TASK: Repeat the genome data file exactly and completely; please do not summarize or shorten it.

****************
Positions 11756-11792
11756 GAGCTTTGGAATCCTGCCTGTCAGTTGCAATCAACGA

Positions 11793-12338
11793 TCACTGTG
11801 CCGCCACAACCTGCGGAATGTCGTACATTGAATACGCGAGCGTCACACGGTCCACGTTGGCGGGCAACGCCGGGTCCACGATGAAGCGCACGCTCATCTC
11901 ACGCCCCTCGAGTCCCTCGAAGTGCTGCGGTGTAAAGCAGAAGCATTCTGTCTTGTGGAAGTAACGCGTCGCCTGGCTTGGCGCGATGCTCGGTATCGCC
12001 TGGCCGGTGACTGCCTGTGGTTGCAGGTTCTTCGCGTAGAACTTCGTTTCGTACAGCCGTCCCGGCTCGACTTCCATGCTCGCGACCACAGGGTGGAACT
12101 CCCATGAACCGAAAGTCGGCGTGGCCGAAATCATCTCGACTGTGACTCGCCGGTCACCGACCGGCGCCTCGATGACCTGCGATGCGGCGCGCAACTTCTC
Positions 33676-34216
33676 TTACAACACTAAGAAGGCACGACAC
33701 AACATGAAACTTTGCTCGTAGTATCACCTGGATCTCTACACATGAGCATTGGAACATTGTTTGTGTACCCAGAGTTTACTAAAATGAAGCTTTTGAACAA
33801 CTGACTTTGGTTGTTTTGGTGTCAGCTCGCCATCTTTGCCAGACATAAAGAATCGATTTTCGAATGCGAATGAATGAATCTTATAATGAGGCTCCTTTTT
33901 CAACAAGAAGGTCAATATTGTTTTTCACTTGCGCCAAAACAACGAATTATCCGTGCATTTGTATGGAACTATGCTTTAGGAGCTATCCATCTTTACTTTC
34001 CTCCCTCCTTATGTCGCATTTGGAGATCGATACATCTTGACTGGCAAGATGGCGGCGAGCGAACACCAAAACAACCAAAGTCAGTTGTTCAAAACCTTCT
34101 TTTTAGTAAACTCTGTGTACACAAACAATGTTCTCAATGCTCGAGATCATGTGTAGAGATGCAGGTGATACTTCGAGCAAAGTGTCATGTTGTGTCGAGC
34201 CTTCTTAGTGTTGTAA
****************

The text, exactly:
Positions 11756-11792
11756 GAGCTTTGGAATCCTGCCTGTCAGTTGCAATCAACGA

Positions 11793-12338
11793 TCACTGTG
11801 CCGCCACAACCTGCGGAATGTCGTACATTGAATACGCGAGCGTCACACGGTCCACGTTGGCGGGCAACGCCGGGTCCACGATGAAGCGCACGCTCATCTC
11901 ACGCCCCTCGAGTCCCTCGAAGTGCTGCGGTGTAAAGCAGAAGCATTCTGTCTTGTGGAAGTAACGCGTCGCCTGGCTTGGCGCGATGCTCGGTATCGCC
12001 TGGCCGGTGACTGCCTGTGGTTGCAGGTTCTTCGCGTAGAACTTCGTTTCGTACAGCCGTCCCGGCTCGACTTCCATGCTCGCGACCACAGGGTGGAACT
12101 CCCATGAACCGAAAGTCGGCGTGGCCGAAATCATCTCGACTGTGACTCGCCGGTCACCGACCGGCGCCTCGATGACCTGCGATGCGGCGCGCAACTTCTC
Positions 33676-34216
33676 TTACAACACTAAGAAGGCACGACAC
33701 AACATGAAACTTTGCTCGTAGTATCACCTGGATCTCTACACATGAGCATTGGAACATTGTTTGTGTACCCAGAGTTTACTAAAATGAAGCTTTTGAACAA
33801 CTGACTTTGGTTGTTTTGGTGTCAGCTCGCCATCTTTGCCAGACATAAAGAATCGATTTTCGAATGCGAATGAATGAATCTTATAATGAGGCTCCTTTTT
33901 CAACAAGAAGGTCAATATTGTTTTTCACTTGCGCCAAAACAACGAATTATCCGTGCATTTGTATGGAACTATGCTTTAGGAGCTATCCATCTTTACTTTC
34001 CTCCCTCCTTATGTCGCATTTGGAGATCGATACATCTTGACTGGCAAGATGGCGGCGAGCGAACACCAAAACAACCAAAGTCAGTTGTTCAAAACCTTCT
34101 TTTTAGTAAACTCTGTGTACACAAACAATGTTCTCAATGCTCGAGATCATGTGTAGAGATGCAGGTGATACTTCGAGCAAAGTGTCATGTTGTGTCGAGC
34201 CTTCTTAGTGTTGTAA